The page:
A spike in homeless families
The recession is changing the makeup of homelessness in America to include more families and more people in suburbs and rural areas. Private and public services for the homeless – concentrated on individuals and in urban areas – must now quickly adjust.Skip to next paragraph
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Last year, the number of individuals who used a shelter or other transitional housing in the US basically held steady, at 1.6 million, according to federal figures.
But the number of people in homeless families – typically a mother with two children – increased by 9 percent overall. Alarmingly, it rose by more than 50 percent in suburban and rural areas. In all, more than 500,000 individuals in families were homeless last year, about a third of the homeless population.
The nation can build on its recent success in reducing homelessness. Between 2005 and 2007, the number of chronic homeless – mentally ill or otherwise disabled people without a residence over the long term – fell by 30 percent, to 123,833. A coordinated nationwide effort was made to move from merely managing this group to helping them find permanent housing and assigning them case workers.
The needs of the chronically homeless may not mirror those of a family on the economic edge. But the overall approach must be the same: keeping or finding stable homes for them.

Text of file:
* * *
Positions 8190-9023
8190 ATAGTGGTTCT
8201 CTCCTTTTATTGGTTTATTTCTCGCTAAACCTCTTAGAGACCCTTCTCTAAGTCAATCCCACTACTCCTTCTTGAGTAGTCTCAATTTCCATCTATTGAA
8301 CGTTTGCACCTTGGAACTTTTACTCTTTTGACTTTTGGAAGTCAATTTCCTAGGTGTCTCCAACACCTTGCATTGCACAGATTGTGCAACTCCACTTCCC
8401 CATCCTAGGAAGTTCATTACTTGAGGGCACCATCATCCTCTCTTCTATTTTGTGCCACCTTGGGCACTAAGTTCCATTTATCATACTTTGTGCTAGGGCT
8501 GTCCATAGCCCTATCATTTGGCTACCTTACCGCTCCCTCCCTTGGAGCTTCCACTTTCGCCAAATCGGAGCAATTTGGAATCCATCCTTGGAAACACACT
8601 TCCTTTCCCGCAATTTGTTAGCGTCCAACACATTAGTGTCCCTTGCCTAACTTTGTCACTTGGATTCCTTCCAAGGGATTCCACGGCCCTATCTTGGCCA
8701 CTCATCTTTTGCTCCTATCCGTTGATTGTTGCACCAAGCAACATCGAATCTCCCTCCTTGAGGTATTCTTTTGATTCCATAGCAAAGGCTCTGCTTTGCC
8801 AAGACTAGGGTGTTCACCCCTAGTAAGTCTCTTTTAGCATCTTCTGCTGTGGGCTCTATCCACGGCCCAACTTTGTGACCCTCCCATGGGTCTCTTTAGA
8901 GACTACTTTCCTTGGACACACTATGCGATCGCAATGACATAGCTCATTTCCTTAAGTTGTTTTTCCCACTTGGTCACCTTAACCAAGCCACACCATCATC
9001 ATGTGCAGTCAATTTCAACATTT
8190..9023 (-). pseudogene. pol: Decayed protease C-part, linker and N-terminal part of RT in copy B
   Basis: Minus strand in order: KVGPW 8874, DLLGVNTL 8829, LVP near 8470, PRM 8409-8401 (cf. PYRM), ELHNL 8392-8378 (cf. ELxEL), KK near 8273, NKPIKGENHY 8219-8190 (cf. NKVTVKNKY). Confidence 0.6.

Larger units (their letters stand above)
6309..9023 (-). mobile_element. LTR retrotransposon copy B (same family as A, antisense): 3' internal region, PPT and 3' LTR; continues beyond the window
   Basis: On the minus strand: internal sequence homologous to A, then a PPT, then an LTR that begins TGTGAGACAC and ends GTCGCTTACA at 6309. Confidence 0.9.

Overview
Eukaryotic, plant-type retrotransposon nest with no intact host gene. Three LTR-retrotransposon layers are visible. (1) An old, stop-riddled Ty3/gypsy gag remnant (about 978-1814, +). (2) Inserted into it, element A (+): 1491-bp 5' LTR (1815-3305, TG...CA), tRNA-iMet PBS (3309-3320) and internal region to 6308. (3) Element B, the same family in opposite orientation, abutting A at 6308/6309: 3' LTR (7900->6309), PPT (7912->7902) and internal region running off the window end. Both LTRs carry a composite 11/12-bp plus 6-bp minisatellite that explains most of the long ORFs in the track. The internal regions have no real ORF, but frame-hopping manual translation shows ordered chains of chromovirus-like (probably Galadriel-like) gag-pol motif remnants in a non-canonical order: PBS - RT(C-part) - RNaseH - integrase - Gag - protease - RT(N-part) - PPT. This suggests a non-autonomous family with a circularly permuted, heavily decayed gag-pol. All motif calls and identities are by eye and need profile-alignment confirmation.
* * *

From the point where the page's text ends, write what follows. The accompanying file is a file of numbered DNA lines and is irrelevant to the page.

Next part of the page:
Fortunately, $1.2 billion of federal stimulus money for homelessness was released this month to communities across America. By assisting with rent and utilities, the funds can prevent households from losing their residences. And by providing funds for expensive up-front costs such as security deposits, the federal help aims to quickly move people out of shelters. To avoid fraud and abuse, the monies are paid to third parties, such as landlords.
Homelessness is a lagging economic indicator, and while the overall numbers may have held steady last year, they're expected to increase. At some point, people wear out their welcome with friends or relatives or can no longer afford a motel room. Shelters are seeing an increase in homeless families headed by professionals or skilled workers. Some shelters say they're full and are having to turn families away.
Homeless experts say the federal stimulus money will help greatly, but it's not enough. Local governments and charities will have to increase their efforts. Yet they, too, are cash-strapped. One answer, says Michael Stoops, executive director of the National Coalition for the Homeless, is for religious groups to gear up for these families.
He points to the 20-year interfaith network, Family Promise. Its participating churches, synagogues, and other groups have provided tens of thousands of families temporary shelter in their facilities and then helped them to stabilize.
America is a country of big hearts. It can rise to this challenge, as it has already proven this with the chronically homeless.